The Tangale history has it that their past rulers practised the traditional religion of their ancestors. However, MaiyambaTara da Uku later converted to Islam. Iliyasu Maiyamba, who succeeded him was a Muslim and ruled for 35 years between 1951 and 1986. Again, his son Muhammad, who can be seen to be a Muslim from his name, succeeded him and was on the throne for 11 years.

When he died in 1997, and after a protracted legal tussle (a story for another day, perhaps) Dr Abdu Buba Maisheru, a Christian, became the Mai Tangale in 2001 till his death after 20 years on the throne. The Muslims, then, did not challenge his emergence, nor was there any protest of any kind.

This may be one of the reasons why a statement signed by Reverend Liman Umaru, Tangale DCC chairman, and Engr Istifanus Amlai on behalf of Christian elders, condemned the actions of the disgruntled few and went on to say that “these actions by these few individuals do not represent what the people of Tangale and Christians stand for. We condemn their actions in strong terms and we disassociate ourselves from them and their actions. These individuals are very few and they do not speak for us through their actions.”
“The Holy Bible in Romans Chapter 13 V. 1-7 teaches Christians that they should not rebel against constituted authorities because they are established by God, as the Bible admonishes us to be obedient.

“We, therefore, recognize that the final and utmost decision and approval of who becomes and ascends to the throne of the next Mai Tangale is vested upon the shoulders of the governor!”

To show that all responsible Tangale sons frowned at what happened, the Billiri Chairman of the Christian Association of Nigeria (CAN), Reverend John Joseph, went out of his way to apologise on behalf of his flock to the state governor, Muhammad Inuwa Yahaya, and consoled the Chief Imam of the town, Alhaji Abubakar Abdullahi, over the loss of lives and property, including places of worship of Muslims.

All these can only happen in climes where there is so much trust deficit that people believe they can only get their wish through blackmailing leaders and governments through religion and tribe. In the Billiri case, they are all one tribe, though various clans.

However, it is in times like this that great leaders are forged. Whatever happened has happened, the next step is that of damage control and proactive measures to unite a people temporarily disunited by mistrust. And this is where Governor Yahaya demonstrated his skills in assuaging frayed nerves.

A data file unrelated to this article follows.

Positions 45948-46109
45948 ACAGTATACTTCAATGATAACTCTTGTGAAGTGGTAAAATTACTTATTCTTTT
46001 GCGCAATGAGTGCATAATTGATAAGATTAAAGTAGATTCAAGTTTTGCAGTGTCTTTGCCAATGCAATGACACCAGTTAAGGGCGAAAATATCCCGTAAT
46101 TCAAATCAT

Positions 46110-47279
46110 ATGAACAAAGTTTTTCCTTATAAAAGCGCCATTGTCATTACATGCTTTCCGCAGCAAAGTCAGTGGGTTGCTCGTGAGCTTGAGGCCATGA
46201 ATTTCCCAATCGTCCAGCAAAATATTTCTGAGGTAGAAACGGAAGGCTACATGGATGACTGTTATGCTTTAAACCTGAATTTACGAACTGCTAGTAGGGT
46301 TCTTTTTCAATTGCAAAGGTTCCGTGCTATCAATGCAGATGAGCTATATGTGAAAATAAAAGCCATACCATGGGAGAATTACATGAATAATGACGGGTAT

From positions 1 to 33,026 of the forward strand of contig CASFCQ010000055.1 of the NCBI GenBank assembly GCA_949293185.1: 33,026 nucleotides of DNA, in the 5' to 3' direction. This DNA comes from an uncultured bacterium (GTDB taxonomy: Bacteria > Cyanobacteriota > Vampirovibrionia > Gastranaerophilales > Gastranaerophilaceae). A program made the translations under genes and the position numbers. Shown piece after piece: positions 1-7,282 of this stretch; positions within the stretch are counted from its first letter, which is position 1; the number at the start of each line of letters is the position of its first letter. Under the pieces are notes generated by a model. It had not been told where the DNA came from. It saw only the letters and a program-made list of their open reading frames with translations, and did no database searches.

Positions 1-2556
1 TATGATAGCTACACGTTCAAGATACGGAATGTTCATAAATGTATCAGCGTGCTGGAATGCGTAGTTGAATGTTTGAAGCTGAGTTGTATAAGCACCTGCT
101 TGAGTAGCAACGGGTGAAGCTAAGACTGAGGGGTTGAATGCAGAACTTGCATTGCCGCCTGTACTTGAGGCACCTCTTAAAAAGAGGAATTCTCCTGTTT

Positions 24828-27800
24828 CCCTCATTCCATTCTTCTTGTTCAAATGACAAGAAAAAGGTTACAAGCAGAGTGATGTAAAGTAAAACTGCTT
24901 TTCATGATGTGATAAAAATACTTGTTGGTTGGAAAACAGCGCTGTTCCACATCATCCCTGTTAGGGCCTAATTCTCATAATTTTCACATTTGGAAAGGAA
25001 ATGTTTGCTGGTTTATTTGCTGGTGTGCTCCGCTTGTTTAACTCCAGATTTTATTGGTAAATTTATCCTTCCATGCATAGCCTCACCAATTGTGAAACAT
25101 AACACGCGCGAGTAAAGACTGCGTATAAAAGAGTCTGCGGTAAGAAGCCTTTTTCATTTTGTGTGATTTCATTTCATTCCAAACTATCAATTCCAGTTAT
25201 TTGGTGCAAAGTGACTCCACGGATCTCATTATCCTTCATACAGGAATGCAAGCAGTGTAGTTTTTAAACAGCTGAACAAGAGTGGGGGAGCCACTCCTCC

He organised a stakeholders’ meeting that brought everyone together. Warring factions came together and ironed out their differences and a lot of others saw through their folly. He made them see that in a small state like Gombe, all are brethren because schools, markets, places of worship and work, business environments and leisure spots have brought a greater percentage of people of different backgrounds into contact with one another. Therefore they should not allow their beautiful, fast-developing state to be turned into a cauldron by persons pursuing a parochial agenda.


Column / Opinion

My Igbo brothers, before it is too late, by Hassan Gimba




The Igbo are a resilient lot, an egalitarian and industrious people. Defined as a meta-ethnicity native and one of the largest ethnic groups in Africa, they are predominant in South Eastern and mid-western Nigeria. Though there is a claim by some of them that they descended from Jews, the World Culture Encyclopaedia has it that the Igbo people have no common traditional story of their origins. It said historians have proposed two major theories of Igbo origins. One claims the existence of a core area, or “nuclear Igboland.” The other claims they descended from waves of immigrants from the north and the west who arrived in the fourteenth or fifteenth century. Three of such immigrant people are the Nri, Nzam and Anam.

I have known the Igbo since I opened my eyes, and I have nothing but respect and admiration for them. Mrs Nwosu and Ogualili were among my primary school teachers. I went through the hands of Mrs Ogualili in Shehu Garbai Primary School in Maiduguri twice – first in my primary five and then seven when she saw me through my first school leaving certificate examinations.